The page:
Michael - Part 4 : Gloria's House (B@GoE)
Michael/ Gloria Story - Backstage at the Garden of Eden
Gloria lived in her house for most of her adult life. It was built in the early 1960’s, a modest backsplit with a sunken living room. As a single parent, having the house open from the kitchen, down into the living room made it easier for her to watch her children while she also made dinner, folded laundry, or looked through the weekly flyers for coupons and sale items.
She’d place a chair on its side in front of the stairs from the kitchen down to the living room to stop them from falling as toddlers. She raised her children before there were such thing as baby gates. Each of the children took a tumble down the linoleum steps at some point. But they’d also ‘learn their lesson’ through the odd fall or a whack from her slipper as a warning to stay clear of the steps.
Her daughter Judith had moved home to care for her mother. Gloria now occupied a hospital bed in the living room, so Judith could care for her. Gloria was bathed in the sunlight pouring into the living room from the large picture window overlooking the overgrown back yard. There she was in the centre of the activity rather than hidden away in an upstairs bedroom.
Judith was divorced and had retired early from teaching. Now, her mother needed her. Returning to the house she grew up in, she felt like she was living in a museum. The familiarity was a comfort and suffocating. She could make her way easily around the kitchen like it was her own. She reached for well-worn drawer and cupboard handles without looking. The tiny counter’s yellowing laminate was scratched from years of cleaning and meal prep. The minimal appliances and gadgets were from a bygone era, but they still worked so there was no reason to replace them. The harvest gold had mercifully been replaced in the 1990’s but now decades later, they too were on their last legs. The subway tile backsplash was original, still in the 60’s white and black contrast. The once paisley wallpaper and dusty pink paint had been updated to a sunny yellow. Photo albums held the only evidence of the funkier years. The teak starburst clock still ticked, a testament to Gloria’s ‘they don’t make things like they used to’ attitude and design time warp.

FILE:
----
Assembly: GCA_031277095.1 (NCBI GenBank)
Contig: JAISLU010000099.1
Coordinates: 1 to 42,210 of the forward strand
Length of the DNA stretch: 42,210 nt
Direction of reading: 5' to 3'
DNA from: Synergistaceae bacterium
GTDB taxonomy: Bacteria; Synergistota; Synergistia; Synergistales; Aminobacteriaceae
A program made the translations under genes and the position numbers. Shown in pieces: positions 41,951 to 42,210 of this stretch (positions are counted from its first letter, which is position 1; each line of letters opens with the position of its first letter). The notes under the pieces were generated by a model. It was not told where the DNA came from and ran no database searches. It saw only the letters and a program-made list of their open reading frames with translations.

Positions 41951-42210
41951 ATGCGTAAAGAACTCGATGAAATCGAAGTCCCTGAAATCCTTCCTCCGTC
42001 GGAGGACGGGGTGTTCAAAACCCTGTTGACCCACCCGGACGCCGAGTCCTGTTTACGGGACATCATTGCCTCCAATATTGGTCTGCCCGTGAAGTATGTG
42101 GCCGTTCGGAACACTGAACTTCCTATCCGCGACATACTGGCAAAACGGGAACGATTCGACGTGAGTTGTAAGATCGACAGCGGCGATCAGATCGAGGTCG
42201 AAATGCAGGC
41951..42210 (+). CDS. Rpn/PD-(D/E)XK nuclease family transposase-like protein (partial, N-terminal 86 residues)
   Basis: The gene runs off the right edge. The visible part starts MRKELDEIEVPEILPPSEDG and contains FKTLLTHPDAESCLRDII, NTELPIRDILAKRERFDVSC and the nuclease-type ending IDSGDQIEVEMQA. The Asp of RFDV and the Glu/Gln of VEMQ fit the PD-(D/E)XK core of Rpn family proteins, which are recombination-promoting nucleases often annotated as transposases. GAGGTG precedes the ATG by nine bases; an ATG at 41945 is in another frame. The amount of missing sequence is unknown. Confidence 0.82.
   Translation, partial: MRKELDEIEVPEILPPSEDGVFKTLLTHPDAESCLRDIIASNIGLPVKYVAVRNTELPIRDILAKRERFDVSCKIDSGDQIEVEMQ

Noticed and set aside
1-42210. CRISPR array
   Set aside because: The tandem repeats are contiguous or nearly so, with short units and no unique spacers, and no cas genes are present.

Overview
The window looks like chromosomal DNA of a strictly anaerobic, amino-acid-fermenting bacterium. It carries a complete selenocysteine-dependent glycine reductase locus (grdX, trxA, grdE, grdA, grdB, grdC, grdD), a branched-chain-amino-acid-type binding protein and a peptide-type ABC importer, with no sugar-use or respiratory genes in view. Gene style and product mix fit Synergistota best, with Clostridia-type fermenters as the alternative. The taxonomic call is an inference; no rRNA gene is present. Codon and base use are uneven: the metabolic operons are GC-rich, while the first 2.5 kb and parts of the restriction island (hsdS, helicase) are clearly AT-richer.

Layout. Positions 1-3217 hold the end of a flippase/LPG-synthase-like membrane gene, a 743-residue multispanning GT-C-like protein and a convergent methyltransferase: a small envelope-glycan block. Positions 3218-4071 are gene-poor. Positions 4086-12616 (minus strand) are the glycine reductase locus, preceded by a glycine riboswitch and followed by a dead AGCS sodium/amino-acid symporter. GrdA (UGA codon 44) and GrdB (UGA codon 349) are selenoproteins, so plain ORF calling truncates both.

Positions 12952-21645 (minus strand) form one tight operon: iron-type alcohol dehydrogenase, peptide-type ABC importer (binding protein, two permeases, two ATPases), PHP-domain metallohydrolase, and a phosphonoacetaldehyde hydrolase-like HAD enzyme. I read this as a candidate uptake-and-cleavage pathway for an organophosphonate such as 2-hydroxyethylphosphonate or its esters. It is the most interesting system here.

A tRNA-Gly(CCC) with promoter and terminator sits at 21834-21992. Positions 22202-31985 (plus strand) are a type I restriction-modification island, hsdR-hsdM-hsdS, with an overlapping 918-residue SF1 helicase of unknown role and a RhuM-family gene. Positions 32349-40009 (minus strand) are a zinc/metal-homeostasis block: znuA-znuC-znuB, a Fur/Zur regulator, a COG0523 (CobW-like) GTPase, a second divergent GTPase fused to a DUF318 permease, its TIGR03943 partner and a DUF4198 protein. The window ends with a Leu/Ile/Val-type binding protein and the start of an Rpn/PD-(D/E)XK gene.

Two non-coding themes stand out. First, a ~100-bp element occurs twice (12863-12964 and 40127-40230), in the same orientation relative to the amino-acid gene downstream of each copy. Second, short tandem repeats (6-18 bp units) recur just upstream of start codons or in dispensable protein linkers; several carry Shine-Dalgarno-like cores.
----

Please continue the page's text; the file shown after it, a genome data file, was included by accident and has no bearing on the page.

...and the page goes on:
The Danish modern furniture, now back in style, was likely in too rough shape to be of much value. Its clean lines belied Gloria’s collector mindset. She had a hard time letting go of the things she had accumulated. She was sentimental about things and everything was sentimental. She was clean and did her best to be tidy but there was just a lot . Stacked, and stuffed and ‘put away’ in or on every piece of furniture. Judith didn’t relish the process of sorting through all of it when her mother passed. The thought overwhelmed her so she didn’t allow her eyes to rest on any of it for too long. One bedroom was filled to the ceiling with sale items: toilet paper, tissues, paper towel, cleaning supplies, socks, underwear, etc. Most still in the bags. As the years wore on, Gloria would stock up when things were on sale, forgetting that already had a healthy supply. Behaviour driven by her difficult single parent days.
Judith slipped into a ritual of folding laundry, doing the crossword, and watching over her mother from the kitchen table. She could get to her side quickly, if necessary. Gloria slept most days and was restless at night. Judith had not slept in a bed for weeks but rather, on the kidney shaped, teak sofa near her mother. The firmness of the sofa was a rebuke to someone lying on it. It screamed “Not designed for sleeping” even after all these years.
Judith had come home to live somewhat in the past too. There were conversations they’d had over these few months that had been a lifetime’s creation. Like sorting through her mother’s sentimental collection, there was also a collection of slights and miscommunications that had piled up between mother and daughter.
The cups of tea, long silences and dust dancing in the steams of light coming through the window gave way one afternoon when Gloria asked her daughter why her marriage broke down. The shock of such a question years after this event, was both relieving and confronting. But Judith was ready to talk. Time was of the essence. They both knew it.
She couldn’t hold back the secrets anymore about his sneaking around. Finding those phone numbers in his coat pocket and finally having the guts to call one of them. When a breathy woman answered, she hung up. Her mother had been right about him all along, warning her off marrying him and not attending the wedding in stubborn protest.
As they talked about their good-for-nothing ex-husbands, the tears flowed. It brought them together like a couple of old friends. The stacks of tissues hoarded in the guest bedroom were suddenly put to good use. When they had cried it all out, they laughed and laughed at their ex’s expense. Gloria shocked Louise with her language which made them laugh all the more.
Michael’s visits were tentative. He entered like a teenaged boy, not sure what they had been talking about. He didn’t stay long and he was quiet and distant.
On this day, the snow fell lightly. The cold weather not welcome but the newness of the first snow was always magical in its renewal. Michael had just snuck in the kitchen again, taking off his boots and coat. Judith startled him as he came in, they giggled and she put the kettle on. He helped himself to cookies.